use knackered aircraft, with various bits not quite working how they should

make the slots for each lesson too tight

charge students for a cup of tea (after handing them a bill for 200+)

For PPL, not have a focus on enjoyment
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Old 24th Sep 2012, 17:37
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Instruments made by that famous manufacturer "INOP"
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Old 24th Sep 2012, 18:13
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Originally Posted by Cobalt
The combination of

- insisting to teach approach and landing at speeds 5-10kt higher than recommended by the POH for the conditions

- and then requiring additional short field / grass field training because no student can reasonably be expected to land a PA28 in less than 800m

annoys me.
I second that. Plus:

- using yet additional speed buffer for flapless landings (e.g. landing speed with flaps up is cruise speed minus 10 knots)
- using flaps for takeoff as SOP on 2+ km paved runways, even if POH/AFM says normal takeoff is with flaps up
- retracting flaps after above said takeoff example at not lower than 400ft, because this is the "lowest acceleration altitude" - even at density altitudes at 3k+ in a spamcan @ MTOM
- not teaching even the slightest use of GPS (if installed), since "it's forbidden to use it for VFR navigation" and all that jazz
- teaching that line-up is supposed to be done by following the nice yellow line to the runway centerline
- using "airline-style" checklists - then discovering that checklist for 737 has 2/3 less items than for a single-pilot day VMC flown spamcan
- insisting that students do W&B before each flight with weighing data from 10 years ago (and of course using the same data for entire fleet of same type)
- read and do checklists in the air
- teaching students not to use that little red knob/lever - its color clearly means it's made from devil himself
- flying "stabilised approaches" with gear down, full flaps and prop forward from 2 NM before FAF in a SEP

And the list could go on....
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Old 24th Sep 2012, 18:28
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and then requiring additional short field / grass field training because no student can reasonably be expected to land a PA28 in less than 800m.

Ive spent 10 years teaching PPLs from a 500 metre strip, in a PA28 without any problem.. I have also taught PPLs in a C152 to land on rwy with an LDA of 370 metres, also without any problem.(Although we got the fire engine out), on first solo.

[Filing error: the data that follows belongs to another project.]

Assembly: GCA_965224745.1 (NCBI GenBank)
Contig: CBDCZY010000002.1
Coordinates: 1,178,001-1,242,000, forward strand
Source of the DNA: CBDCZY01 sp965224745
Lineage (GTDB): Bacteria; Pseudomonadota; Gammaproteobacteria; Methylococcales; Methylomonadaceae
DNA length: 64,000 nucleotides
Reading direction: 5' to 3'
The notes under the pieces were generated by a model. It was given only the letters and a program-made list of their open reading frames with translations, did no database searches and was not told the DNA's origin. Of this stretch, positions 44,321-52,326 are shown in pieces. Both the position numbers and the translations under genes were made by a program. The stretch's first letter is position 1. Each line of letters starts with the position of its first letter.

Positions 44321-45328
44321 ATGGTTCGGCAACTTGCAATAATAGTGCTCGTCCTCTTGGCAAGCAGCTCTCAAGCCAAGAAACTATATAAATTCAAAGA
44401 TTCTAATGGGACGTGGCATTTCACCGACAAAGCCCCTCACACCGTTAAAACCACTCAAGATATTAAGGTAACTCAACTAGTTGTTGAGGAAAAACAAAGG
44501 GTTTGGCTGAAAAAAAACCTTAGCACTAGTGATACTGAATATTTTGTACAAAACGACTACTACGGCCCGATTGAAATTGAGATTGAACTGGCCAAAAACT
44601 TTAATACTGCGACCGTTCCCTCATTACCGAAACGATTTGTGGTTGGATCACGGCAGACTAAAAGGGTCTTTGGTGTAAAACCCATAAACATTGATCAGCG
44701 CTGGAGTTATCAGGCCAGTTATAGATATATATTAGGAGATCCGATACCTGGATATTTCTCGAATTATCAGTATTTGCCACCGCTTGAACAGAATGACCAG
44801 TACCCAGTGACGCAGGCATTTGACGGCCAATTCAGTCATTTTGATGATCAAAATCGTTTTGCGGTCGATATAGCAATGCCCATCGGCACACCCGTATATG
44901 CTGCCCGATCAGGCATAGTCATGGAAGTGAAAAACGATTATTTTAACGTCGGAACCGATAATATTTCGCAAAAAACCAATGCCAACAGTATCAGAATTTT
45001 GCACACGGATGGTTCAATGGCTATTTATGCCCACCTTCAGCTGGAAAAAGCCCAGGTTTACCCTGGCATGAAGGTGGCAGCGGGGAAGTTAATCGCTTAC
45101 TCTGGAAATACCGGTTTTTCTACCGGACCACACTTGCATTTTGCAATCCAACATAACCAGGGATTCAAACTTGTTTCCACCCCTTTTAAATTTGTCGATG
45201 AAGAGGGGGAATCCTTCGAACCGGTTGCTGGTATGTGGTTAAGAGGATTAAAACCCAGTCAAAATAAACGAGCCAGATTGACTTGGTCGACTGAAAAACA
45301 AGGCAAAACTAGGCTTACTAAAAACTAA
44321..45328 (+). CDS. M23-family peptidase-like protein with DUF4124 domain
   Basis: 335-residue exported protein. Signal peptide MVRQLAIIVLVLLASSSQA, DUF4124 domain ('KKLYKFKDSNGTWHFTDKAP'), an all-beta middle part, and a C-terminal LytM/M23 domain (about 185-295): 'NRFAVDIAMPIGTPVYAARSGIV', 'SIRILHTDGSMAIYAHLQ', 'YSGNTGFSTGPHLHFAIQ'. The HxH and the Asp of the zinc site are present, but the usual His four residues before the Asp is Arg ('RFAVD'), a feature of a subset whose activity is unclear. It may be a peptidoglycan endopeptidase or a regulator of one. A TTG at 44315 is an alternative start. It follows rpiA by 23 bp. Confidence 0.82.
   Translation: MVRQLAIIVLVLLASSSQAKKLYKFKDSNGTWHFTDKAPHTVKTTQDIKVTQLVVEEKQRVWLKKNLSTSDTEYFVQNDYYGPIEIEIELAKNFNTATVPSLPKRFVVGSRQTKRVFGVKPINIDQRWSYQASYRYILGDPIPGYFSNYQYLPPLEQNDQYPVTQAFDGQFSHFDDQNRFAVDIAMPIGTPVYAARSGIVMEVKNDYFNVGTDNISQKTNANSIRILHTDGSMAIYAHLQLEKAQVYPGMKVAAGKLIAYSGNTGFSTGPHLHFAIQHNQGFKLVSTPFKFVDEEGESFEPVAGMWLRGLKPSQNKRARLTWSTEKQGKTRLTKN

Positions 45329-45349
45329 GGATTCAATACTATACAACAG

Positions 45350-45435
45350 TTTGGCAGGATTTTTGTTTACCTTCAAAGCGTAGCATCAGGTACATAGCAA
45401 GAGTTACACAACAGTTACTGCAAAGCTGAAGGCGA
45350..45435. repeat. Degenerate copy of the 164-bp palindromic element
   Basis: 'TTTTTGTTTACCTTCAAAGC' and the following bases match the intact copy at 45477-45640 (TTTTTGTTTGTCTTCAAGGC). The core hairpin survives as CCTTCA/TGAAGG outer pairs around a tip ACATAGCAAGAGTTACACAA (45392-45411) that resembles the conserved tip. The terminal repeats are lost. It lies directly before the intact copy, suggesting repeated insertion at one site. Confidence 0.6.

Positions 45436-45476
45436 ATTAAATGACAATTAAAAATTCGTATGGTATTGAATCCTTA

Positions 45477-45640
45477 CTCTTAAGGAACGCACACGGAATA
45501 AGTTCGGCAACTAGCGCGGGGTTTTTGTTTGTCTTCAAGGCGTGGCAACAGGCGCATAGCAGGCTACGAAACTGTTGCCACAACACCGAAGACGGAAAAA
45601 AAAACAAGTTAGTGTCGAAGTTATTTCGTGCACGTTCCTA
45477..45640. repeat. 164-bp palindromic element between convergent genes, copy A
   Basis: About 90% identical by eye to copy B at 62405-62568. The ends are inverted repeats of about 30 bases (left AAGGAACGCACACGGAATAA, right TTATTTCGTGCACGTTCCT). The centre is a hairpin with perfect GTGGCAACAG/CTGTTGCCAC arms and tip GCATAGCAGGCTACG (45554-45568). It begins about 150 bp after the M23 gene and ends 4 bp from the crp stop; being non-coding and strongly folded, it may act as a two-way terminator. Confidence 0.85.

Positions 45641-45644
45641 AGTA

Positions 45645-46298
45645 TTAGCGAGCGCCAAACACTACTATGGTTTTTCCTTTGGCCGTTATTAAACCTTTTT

At the correct speed of course.

Last edited by Aware; 24th Sep 2012 at 18:32.
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Old 25th Sep 2012, 08:38
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Had to laugh with this thread, nothing has changed from 25 years ago and probably never will.
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Old 25th Sep 2012, 11:24
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Actually the schools that are stricked with the punters seem to have the least complaints.

It needs to be a two way contract other wise the whole operation goes to rat poo.
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Old 25th Sep 2012, 11:39
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Bad things:

Not teaching students how (and why you should) lean the mixture.

Not fixing anything that goes INOP unless the failure actually grounds the aircraft.

Telling students never to prime with the throttle, without telling them WHY (fire risk aside) it appears to be a more effective way of starting a cold engine. Some aircraft actually prescribe it in the POH.

Giving students an aircraft for their skills test that they've never flown before and which has a very different instrument and switches layout from everything else they've flown.

Not telling students that they ought to be carrying a copy of Pooleys on their skills test because the examiner may well divert them to an unfamiliar airfield, ask them to dig out the plate and fly some circuits.

Letting the day's schedule slip such that a student who has moved heaven and earth at work to get to the airfield for 1800 arrives to find their instructor still in the air. If an earlier student was late, then their lesson should still finish on time.

Not specifically teaching it, but giving students the impression that you should fly everywhere at 3,000ft.

Teaching IMC students to intercept the localiser and set full flap and 65 knots (PA28) before descending on the glideslope, thus allowing the grass to grow so long it obscures the runway before decision height is reached. Also once you finally land, the annual is due and you can't take off again to go home.

Teaching students to clog up a busy LARS frequency on the weekend by asking for a basic service (slowly, with lots of umms, ahhs and errs and unnecessary info like the number of people on board) when going for a local bimble.

Not explaining to students that the likelihood or otherwise of getting class D transitions and SVFR clearances is largely dependent on how slick your RT is, because that's how the controller forms an opinion about whether you're capable enough to be allowed in their airspace.

Not showing students what it's like to receive a traffic or deconfliction service during their training, so they're scared to ask for one once they have their license because they don't know what will happen.